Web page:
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There aren’t many Scots who can claim such international recognition as Scotland’s most famous poet Robert Burns. Today tributes to the bard abound on the date of his birth, the 25th of January, known as Burns Night. Readings of his renowned poetry and the meal Burns supper form the centerpiece of a ritual celebrated worldwide
From Coca Cola to Chinese WW2 resistance fighters, Robert Burns’ works have a truly global reach. Here are 20 things you probably never knew about Scotland’s National Bard
The Scottish poet Robert Burns was born on January 25, 1759 in Alloway, Ayrshire, at what is now Burns Cottage The day of his birth is celebrated today throughout the world as Burns' Night, with Burns' Suppers, poems and songs.
As William Shakespeare is Englands national bard so Robert Burns is Scotlands.And over 250 years after he was born into a poor Ayrshire farming family the universal appeal of many of his poems and songs endures.
At New Year, on St Andrews Night and on Burns Night, Auld Lang Syne Burns famous song of friendship unfailingly rounds off the celebrations in homes, village halls, ballrooms and at street parties around the world. Unfailingly because there isn't another song, with its attendant ritual of linking arms and sashaying back and forth en masse, quite like it.
"When chapman billies leave the street, And drouthy neebors, neebors meet; As market-days are wearing late, An folk begin to tak the gate; While we sit bousing at the nappy, An getting fou and unco happy" Tam O'Shanter by Robert Burns
A mainstay of Burns Suppers, the Immortal Memory celebrates Burns' enduring spirit. It's a fitting tribute for one who himself did so much to preserve and popularise Scotland's rich historical, cultural and literary heritage.
What is it about Robert Burns? Not even Shakespeare is remembered so personally with an annual birthday celebration. It is in the spirit of the lasting inspiration of Scotlands National Poet that we invite you to celebrate Burns Night.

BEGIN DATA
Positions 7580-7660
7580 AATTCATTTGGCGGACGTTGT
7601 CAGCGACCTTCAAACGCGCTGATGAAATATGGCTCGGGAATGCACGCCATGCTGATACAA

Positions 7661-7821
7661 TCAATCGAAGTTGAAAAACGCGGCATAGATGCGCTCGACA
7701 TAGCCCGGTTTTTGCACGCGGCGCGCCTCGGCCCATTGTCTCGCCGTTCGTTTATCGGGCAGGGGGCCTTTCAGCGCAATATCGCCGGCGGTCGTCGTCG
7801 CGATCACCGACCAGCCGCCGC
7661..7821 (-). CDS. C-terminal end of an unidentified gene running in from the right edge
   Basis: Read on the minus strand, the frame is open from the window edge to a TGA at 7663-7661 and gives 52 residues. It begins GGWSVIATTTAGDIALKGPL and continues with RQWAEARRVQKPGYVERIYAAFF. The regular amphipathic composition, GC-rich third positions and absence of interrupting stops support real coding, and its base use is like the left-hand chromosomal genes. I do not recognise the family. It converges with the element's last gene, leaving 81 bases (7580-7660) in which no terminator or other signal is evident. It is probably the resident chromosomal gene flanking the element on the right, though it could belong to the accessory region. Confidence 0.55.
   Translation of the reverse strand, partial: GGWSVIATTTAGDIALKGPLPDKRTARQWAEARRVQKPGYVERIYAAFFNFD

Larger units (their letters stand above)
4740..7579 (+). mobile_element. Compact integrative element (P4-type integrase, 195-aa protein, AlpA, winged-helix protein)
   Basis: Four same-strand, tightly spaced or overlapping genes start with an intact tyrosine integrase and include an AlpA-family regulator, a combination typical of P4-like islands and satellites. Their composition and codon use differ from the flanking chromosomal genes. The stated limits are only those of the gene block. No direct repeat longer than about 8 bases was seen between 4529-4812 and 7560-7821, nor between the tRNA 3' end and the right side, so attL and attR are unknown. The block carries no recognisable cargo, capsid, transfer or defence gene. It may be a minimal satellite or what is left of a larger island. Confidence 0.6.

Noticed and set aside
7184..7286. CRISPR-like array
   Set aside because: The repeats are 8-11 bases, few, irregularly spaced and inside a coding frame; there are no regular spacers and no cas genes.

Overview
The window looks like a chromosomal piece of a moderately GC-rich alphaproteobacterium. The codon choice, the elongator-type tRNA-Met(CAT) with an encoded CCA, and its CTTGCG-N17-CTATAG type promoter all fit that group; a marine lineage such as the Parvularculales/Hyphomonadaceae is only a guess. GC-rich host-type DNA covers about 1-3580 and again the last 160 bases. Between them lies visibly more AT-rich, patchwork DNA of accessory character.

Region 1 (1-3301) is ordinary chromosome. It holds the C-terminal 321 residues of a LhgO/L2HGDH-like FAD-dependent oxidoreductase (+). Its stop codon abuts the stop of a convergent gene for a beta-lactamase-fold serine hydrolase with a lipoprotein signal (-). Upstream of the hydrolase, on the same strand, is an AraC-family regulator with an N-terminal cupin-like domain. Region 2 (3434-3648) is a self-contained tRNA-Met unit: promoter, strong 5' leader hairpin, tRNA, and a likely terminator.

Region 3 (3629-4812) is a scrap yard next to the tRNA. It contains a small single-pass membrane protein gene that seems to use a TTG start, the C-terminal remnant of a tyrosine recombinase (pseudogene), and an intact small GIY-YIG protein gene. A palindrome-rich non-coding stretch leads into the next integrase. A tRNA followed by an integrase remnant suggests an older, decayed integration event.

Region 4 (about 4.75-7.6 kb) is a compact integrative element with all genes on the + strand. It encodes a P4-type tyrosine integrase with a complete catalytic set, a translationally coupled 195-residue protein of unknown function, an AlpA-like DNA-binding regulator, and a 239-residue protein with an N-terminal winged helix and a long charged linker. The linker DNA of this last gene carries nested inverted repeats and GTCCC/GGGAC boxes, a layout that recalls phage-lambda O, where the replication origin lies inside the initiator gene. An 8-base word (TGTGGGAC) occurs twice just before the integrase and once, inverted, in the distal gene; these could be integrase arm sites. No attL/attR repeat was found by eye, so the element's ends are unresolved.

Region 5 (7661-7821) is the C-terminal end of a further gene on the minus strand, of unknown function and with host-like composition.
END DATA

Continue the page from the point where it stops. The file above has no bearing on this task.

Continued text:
This Burns Night, as you clear your throat before launching into a well-practiced rendition of Tam O'Shanter or 'Holy Willie's Prayer', be sure to mind your Ps and Qs, or should that be your Rs and CHs?
It could be argued that, for Burns, the lassies tended to be a fatal attraction. However, the legacy is in a canon of love poetry that spans the range of emotions from celebration of physical intimacy, through the pain of loss and separation, to the celebration of enduring friendship. From the joys of a romp-in-the-hay to the dizzy heights and strains of Platonic love, from the complications of divided loyalties to the lament at fate's cruel twists, Burns travelled far and wide in the realm of the heart during his brief lifetime.
Auld Lang Syne is a song which thrilled the soul of Robert Burns in the 1780s, and today has become an anthem sung the world over at New Year.
Every year Scots across the globe dust down their tartan, cook up a storm and pour a wee dram to celebrate our national bard, Robert Burns. This year, however, we are also celebrating another poetic great India's Rabindranath Tagore.
East and West combined 94 years ago when Scotland's town planning expert Sir Patrick Geddes met India's most famous writer Rabindranath Tagore.
The Robert Burns Birthplace Museum, which is now officially open, is Scotland's first modern museum dedicated to her national poet.
Scotland's national poet Robert Burns is celebrated throughout the world. The universal and timeless appeal of his words has spoken to people across the globe down through the years. Here are a few well-known quotations by the Bard.
A look at the history and continuing popularity of the Burns Supper, the annual celebration of Robert Burns.